Remember, in this teaching by Four Arrows' on CAT-FAWN, there is both new scientific information, clinical knowledge and ancient Indigenous wisdom combined. Again, with limited space in this brief summary, let's move on to the other half of the "formula"--FAWN. Literally, F = Fear, A = Authority, W = Word(s) (and music) and N = Nature. This stands for what Indigenous Peoples of the 'old ways' always knew were "four major forces" that shape our lives, for good or ill (depending on our awareness and management of them). Fear is taken as very primal in both inducing CAT and joining with CAT (e.g., CAT-Fear) as a powerful two-some able to bring about "courage" as a virtue (for e.g.) or to bring about "panic" and "irrationality" as a vice (for e.g.). Great character/values are built on the former, and shabby destructive values built on the latter. To reach our highest human potential(s) one has to learn to manage CAT-Fear well--without doing so, this can undermine all the good ways of the other three major forces. Authority is very powerful because it can use Words (for e.g.) to hypnotize. Humans, as a social species, are particularly hard-wired through evolution to "follow" authority (dominant) individuals, groups, organizations, nations, ideologies. So, one has to be very aware when in CAT of their relationships going on via CAT-Authority and CAT-Word.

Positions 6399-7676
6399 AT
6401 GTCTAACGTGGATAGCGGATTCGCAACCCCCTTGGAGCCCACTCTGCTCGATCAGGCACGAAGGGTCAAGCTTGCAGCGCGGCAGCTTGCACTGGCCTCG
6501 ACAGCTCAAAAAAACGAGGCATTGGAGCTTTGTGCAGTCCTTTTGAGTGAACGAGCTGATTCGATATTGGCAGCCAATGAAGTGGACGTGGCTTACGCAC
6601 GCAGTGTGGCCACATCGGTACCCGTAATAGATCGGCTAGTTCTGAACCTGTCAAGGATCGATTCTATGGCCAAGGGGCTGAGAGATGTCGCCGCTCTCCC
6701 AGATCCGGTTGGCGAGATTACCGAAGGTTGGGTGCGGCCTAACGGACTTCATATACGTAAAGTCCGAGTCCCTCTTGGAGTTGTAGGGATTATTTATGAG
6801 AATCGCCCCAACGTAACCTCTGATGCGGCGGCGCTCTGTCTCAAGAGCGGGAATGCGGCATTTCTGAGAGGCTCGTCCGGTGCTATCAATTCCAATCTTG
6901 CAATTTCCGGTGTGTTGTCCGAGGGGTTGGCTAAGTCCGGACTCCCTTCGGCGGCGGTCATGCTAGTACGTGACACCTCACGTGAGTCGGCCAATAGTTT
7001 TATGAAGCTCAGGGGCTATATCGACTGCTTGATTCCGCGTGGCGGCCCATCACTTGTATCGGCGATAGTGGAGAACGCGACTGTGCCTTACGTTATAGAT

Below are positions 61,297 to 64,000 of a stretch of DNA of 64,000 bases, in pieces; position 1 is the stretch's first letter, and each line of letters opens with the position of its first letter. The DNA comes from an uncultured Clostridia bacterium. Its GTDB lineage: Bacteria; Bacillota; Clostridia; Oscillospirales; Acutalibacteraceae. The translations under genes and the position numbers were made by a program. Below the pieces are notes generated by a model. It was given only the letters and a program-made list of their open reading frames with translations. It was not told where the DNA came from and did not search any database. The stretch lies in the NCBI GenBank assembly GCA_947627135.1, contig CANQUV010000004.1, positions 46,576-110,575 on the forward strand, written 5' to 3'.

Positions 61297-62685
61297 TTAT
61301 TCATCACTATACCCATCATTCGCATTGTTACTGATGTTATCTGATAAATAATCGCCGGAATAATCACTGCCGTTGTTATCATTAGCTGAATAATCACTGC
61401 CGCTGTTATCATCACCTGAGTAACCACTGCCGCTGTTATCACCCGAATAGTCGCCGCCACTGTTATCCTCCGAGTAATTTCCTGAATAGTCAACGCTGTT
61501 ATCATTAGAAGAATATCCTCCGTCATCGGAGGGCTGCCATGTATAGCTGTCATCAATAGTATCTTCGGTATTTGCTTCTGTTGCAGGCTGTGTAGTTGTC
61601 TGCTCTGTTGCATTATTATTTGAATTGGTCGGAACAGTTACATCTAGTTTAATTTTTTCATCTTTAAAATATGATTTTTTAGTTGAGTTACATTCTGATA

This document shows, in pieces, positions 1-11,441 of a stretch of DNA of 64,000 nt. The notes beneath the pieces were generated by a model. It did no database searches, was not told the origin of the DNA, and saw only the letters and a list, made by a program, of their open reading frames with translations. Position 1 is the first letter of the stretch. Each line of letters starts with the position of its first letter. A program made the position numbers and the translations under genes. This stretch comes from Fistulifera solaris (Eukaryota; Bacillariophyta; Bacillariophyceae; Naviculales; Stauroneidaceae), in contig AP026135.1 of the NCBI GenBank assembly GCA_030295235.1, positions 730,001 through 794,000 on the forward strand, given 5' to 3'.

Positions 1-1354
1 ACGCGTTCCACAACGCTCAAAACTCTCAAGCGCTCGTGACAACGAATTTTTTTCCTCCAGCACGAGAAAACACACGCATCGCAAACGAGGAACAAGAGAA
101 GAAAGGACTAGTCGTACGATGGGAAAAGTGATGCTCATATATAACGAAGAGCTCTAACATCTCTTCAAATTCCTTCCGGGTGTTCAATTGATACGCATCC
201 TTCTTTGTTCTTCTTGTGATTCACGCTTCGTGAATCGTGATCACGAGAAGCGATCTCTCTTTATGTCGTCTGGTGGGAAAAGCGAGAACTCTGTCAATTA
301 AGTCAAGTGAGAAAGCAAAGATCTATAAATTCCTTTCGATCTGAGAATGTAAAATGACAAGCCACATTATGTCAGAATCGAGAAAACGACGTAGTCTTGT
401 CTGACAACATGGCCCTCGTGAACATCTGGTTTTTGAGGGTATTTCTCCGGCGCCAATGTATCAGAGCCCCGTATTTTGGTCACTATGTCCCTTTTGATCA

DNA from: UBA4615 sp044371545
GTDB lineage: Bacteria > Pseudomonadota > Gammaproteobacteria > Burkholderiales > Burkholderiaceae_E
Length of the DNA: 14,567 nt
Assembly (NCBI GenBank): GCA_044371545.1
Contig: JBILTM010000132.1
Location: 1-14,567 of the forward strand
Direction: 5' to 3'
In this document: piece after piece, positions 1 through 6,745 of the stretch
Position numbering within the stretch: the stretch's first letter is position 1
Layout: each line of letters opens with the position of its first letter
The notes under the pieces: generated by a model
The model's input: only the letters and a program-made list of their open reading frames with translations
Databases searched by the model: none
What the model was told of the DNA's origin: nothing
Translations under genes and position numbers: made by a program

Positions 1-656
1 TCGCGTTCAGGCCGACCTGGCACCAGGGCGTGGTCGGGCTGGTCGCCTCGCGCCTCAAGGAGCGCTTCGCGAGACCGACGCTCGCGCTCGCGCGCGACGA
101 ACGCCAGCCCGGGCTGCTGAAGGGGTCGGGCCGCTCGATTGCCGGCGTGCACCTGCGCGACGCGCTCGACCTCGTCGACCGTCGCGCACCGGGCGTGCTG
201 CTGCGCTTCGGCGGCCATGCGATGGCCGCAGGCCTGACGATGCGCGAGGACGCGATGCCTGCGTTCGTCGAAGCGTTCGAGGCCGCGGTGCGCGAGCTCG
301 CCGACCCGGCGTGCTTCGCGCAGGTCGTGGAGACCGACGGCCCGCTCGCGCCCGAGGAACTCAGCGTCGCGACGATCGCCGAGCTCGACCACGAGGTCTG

The last of the major forces of the de-hypnotizing technology is most foundational to the entire CAT-FAW complex, and I prefer to write this formula (theory) as CAT-FAW/N. Which is saying that the common denominator and most influential factor is N = Nature [11]. It is the most benign of the forces. I won't go into all those reasons but many of us know how powerful it can be to connect with Nature when we are "off-center" or "hurting" and or "terrified" by the human world. The Natural world, in general, is our "Mother" (Source) for earthlings. Today some groups of modern people know this, as well as the Indigenous Peoples of this planet that have lived in relative harmony with Nature for 99% of human evolution, which is the basic premise of Four Arrows' theory and work overall.